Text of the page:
I tweeted about this Smithsonian Magazine article about Buffalo Bill this week:
“The reality was more complicated” could be said about lots of news/issues. In this case, applied to Buffalo Bill https://t.co/ekH2dlBkkD
— Karen Richardson (@witchyrichy) January 13, 2017
The headline for the article is pretty sensational: Murder, Marriage and the Pony Express: Ten Things You Didn’t Know About Buffalo Bill. But the subtitle undercuts that sensationalism: His adventures were sensationalized in print and the Wild West show, but reality was more complicated—and compelling.
Isn’t reality always more complicated than can be presented in even an extensive report? We mostly get short sound bites that provide little historical or social context. I thought about it when I listened to the Code Switch podcast talking about the Obama administration’s education legacy. The commentators mention Urban Prep, a charter school in Chicago often held up as an exemplar with 100% graduation rate. But that rate doesn’t take into account attrition. At about 7:46 in the podcast, they say, “It’s complicated.” Later in the program, one of the guests discusses the complicated web of home, school and poverty that makes educational problems so difficult to solve.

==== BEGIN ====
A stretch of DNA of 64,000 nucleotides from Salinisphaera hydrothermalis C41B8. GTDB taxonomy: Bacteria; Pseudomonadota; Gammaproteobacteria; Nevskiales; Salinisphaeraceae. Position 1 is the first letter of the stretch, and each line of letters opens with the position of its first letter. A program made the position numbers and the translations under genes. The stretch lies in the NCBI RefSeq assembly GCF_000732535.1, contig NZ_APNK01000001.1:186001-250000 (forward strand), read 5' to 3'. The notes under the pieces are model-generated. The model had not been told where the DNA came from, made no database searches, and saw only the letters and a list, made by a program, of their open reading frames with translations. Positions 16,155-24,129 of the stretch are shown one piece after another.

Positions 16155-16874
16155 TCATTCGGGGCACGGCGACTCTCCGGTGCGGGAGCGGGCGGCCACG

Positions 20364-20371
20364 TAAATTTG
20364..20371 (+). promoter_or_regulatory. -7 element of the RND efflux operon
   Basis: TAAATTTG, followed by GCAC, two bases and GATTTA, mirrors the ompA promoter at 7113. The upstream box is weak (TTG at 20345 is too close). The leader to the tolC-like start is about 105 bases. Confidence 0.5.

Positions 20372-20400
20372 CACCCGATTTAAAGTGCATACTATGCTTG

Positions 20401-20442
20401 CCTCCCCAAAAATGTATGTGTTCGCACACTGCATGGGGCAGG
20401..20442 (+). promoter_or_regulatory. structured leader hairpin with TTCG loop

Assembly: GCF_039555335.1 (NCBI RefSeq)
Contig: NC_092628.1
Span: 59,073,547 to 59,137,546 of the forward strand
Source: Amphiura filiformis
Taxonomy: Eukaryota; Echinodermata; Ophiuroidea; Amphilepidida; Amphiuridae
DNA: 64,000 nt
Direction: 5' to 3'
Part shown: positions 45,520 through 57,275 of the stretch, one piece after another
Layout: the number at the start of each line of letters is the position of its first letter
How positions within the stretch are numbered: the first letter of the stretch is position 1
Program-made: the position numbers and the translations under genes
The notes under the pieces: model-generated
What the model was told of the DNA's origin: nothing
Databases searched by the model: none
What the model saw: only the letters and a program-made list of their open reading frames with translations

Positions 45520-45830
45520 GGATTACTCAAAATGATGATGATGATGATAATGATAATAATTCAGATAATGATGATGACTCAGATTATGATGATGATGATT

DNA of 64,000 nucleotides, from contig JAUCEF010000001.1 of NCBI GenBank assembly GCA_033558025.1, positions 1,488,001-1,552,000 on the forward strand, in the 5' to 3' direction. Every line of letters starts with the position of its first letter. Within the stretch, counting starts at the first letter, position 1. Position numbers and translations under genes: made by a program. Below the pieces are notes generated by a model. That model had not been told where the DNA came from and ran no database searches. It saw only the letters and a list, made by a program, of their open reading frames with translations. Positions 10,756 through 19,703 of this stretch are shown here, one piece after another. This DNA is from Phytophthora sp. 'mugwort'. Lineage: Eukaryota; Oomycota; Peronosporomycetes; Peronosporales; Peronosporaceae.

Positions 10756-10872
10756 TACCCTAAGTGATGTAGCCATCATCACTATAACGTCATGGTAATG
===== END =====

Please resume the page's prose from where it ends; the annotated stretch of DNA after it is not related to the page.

Real problems do not yield to easy solutions.